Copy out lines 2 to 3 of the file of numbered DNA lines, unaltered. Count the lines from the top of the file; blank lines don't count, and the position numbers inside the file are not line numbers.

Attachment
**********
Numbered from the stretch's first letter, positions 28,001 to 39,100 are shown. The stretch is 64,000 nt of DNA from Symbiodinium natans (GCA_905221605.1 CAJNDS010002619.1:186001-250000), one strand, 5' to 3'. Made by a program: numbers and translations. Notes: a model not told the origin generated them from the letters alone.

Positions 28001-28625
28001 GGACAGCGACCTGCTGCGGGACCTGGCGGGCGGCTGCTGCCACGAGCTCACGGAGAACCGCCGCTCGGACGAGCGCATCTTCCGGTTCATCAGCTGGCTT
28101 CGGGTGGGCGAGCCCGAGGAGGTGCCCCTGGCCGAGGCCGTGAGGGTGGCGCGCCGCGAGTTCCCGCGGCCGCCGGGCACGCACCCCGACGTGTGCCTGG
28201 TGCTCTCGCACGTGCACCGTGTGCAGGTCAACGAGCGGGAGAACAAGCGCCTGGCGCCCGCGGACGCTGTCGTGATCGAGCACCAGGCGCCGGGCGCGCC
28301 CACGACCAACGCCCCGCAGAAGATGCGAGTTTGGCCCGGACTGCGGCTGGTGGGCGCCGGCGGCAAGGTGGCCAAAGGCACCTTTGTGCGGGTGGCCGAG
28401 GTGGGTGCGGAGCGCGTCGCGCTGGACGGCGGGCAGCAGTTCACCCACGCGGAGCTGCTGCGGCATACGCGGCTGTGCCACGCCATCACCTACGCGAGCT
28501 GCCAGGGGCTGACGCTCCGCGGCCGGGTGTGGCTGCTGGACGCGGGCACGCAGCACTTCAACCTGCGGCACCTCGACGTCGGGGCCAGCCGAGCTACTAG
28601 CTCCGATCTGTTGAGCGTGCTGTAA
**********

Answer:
Positions 28001-28625
28001 GGACAGCGACCTGCTGCGGGACCTGGCGGGCGGCTGCTGCCACGAGCTCACGGAGAACCGCCGCTCGGACGAGCGCATCTTCCGGTTCATCAGCTGGCTT